• Protection of Small Businesses – The Bureau is tasked with ensuring that small businesses are not unintentionally regulated by them, excluding the businesses that meet the standards required for regulation.
  • Examination and enforcement – The Bureau has the authority to examine and enforce regulations for banks and credit with assets of over $10 billion and other non-ban large financial companies. The Bureau is charged with enforcing a number of financial laws, including The Truth in Lending Act, The Fair Credit Reporting Act, The Real Estate Settlement Procedures Act and The Equal Credit Opportunity Act. The Bureau also enforces a number of Federal Trade Commission rules, such as the rules regarding cooling-off periods for telemarketing and door-to-door sales.
  • Working with Bank Regulators – The Burden must coordinate with regulators when examining banks to prevent undue regulatory burden. It must also coordinate with regulators as well as the SEC and CFTC to promote consistent regulatory rulemaking.
  • Creation of a Consumer Advisory Board – The Director of the CFPB must take steps to create a Consumer Protection Board to advise and consult with the Director on a variety of consumer financial issues. The Board will be required to have a minimum of 16 members and must have at least two annual meetings. Nominees to the board must have a background in consumer protection or financial services protection.

 

To implement these provisions, the CFPB tends to follow a number of approaches including a market-based approach, evidence-based analysis, the facilitation of robust public participation through innovative technologies and transparency and learning from historical approaches and borrowing best-practices from other agencies. These principles are aimed to ensure that the CFOB’s work promotes fair, transparent and competitive markets for consumer financial products and services and empowers consumers to take more control of their financial affairs.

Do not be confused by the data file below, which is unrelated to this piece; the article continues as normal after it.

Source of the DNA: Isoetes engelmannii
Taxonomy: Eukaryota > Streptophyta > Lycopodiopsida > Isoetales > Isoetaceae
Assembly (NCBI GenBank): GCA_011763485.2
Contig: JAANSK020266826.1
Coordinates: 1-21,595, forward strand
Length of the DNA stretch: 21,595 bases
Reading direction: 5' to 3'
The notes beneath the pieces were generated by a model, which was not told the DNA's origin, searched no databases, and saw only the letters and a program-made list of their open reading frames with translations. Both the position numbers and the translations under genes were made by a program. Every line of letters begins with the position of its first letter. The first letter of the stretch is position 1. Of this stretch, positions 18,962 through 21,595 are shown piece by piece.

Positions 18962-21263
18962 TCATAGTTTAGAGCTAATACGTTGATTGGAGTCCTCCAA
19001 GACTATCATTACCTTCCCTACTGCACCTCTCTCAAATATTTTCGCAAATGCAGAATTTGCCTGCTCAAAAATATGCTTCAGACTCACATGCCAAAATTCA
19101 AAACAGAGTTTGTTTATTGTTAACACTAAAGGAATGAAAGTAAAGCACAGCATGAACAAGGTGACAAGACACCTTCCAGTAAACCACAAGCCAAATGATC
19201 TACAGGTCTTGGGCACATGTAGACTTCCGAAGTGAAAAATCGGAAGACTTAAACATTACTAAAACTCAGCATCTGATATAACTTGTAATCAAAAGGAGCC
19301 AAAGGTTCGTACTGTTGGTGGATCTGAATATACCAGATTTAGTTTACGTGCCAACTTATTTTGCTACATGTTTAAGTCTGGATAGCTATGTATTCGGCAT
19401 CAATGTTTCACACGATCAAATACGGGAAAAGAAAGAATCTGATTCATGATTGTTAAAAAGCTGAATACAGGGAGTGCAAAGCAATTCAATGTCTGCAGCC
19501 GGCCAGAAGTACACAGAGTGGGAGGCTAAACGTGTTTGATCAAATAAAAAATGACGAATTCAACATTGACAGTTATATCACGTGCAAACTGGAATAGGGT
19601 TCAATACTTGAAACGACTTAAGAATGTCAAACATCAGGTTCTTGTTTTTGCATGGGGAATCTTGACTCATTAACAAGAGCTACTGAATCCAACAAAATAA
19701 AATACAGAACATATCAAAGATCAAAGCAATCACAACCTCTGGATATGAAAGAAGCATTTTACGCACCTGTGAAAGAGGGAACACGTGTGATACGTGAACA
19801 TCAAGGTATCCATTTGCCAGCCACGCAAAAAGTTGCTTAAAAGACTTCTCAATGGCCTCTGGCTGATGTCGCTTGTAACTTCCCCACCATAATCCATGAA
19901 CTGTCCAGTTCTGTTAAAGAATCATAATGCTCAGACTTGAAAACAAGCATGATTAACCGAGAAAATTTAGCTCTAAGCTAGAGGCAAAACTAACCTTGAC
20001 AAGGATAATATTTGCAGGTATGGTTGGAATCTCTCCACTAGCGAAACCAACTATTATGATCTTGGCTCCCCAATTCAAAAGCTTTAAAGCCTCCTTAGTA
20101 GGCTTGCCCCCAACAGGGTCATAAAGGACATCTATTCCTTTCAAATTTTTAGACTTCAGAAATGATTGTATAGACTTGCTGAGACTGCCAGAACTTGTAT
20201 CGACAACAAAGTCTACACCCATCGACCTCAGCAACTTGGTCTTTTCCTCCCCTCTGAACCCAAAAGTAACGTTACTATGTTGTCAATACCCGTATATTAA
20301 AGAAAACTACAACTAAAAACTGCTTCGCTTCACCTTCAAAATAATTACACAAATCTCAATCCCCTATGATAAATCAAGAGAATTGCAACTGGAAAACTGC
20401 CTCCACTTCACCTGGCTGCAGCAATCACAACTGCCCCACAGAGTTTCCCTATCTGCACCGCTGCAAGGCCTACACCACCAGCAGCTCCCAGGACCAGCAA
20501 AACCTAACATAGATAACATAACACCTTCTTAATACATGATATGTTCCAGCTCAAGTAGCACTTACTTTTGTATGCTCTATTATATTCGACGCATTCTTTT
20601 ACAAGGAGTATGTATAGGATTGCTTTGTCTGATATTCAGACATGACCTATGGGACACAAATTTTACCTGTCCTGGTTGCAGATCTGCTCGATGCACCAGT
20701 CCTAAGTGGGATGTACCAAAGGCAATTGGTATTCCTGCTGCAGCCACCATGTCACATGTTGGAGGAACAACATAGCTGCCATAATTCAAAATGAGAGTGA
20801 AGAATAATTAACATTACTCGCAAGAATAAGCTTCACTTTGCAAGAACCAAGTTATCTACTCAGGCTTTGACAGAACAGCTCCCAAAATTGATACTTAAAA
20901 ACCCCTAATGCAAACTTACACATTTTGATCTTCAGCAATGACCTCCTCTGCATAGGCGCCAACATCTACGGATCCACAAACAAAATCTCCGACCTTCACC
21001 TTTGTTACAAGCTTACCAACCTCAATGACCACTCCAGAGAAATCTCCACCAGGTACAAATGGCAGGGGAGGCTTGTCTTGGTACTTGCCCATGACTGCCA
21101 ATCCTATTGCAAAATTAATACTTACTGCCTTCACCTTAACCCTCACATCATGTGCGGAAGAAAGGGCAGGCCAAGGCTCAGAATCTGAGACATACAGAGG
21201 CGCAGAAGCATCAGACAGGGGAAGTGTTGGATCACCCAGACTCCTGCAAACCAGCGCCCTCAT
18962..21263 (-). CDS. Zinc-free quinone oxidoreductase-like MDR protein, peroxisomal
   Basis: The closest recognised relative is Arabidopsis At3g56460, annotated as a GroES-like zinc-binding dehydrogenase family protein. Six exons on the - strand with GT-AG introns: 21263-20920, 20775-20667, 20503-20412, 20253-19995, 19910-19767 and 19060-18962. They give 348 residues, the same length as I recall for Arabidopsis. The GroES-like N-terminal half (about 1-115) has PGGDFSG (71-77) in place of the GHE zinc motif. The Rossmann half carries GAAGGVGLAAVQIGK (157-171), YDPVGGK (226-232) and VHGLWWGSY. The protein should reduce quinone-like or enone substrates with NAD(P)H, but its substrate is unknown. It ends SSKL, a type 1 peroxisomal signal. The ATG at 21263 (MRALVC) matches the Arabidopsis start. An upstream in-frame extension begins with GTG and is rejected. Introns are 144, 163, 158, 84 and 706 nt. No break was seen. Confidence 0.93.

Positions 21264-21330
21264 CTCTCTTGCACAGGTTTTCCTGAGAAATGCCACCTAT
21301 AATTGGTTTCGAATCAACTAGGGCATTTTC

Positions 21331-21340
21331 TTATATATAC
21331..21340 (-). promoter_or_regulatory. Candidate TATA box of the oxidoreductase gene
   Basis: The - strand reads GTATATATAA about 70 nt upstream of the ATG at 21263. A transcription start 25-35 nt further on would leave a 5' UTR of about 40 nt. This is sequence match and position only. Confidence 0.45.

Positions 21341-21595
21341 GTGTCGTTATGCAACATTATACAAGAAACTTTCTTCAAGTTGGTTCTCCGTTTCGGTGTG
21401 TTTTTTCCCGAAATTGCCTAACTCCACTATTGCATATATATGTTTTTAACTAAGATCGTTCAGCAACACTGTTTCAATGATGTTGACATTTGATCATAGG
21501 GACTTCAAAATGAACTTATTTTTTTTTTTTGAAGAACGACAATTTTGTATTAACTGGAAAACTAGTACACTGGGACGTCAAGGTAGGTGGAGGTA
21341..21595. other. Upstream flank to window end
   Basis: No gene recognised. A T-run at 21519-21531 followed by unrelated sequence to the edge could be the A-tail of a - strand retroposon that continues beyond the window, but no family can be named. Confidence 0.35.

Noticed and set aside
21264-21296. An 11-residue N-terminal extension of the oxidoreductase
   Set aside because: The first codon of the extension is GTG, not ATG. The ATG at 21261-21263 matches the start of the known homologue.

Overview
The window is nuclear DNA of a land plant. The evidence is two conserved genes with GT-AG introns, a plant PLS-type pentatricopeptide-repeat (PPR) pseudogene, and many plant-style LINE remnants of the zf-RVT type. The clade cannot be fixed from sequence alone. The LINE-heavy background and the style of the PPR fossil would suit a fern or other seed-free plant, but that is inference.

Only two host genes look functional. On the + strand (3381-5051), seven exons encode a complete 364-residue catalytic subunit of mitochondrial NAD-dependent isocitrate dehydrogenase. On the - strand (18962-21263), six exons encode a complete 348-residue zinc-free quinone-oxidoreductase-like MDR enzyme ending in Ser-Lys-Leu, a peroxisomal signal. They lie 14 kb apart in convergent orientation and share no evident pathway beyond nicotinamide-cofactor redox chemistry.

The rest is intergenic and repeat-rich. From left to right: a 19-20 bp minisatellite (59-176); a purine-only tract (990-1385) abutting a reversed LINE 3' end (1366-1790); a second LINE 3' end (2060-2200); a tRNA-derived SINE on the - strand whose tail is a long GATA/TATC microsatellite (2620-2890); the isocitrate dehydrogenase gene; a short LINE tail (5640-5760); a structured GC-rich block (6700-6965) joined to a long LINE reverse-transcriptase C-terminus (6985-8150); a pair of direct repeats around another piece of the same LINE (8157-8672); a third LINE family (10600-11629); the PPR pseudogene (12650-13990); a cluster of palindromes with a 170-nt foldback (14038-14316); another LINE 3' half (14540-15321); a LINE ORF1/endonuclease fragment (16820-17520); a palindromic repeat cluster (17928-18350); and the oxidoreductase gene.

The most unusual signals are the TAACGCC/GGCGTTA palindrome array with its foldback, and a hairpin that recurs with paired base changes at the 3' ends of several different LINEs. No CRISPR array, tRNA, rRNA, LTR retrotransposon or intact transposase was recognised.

Summary

This article looks at the Consumer Financial Protection Bureau (CFPB), a new independent consumer watchdog that is part of the Federal Reserve Board (FRB). The CFPB is authorised to exercise primary supervisory responsibility over large banks and other large non-bank institutions that provide financial products or service, for the purposes of ensuring that consumers get accurate information on financial products, along with protecting them from hidden fees and deceptive or abusive practices.

CIPP Exam Preparation

In preparation for the Certified Information Privacy Professional/United States (CIPP/US) exam,  a privacy professional should be comfortable with topics related to this post, including:

  • Consumer Financial Protection Bureau (II.C.f.)
Share

Leave a Reply

 

 

 

You can use these HTML tags

<a href="" title=""> <abbr title=""> <acronym title=""> <b> <blockquote cite=""> <cite> <code> <del datetime=""> <em> <i> <q cite=""> <strike> <strong>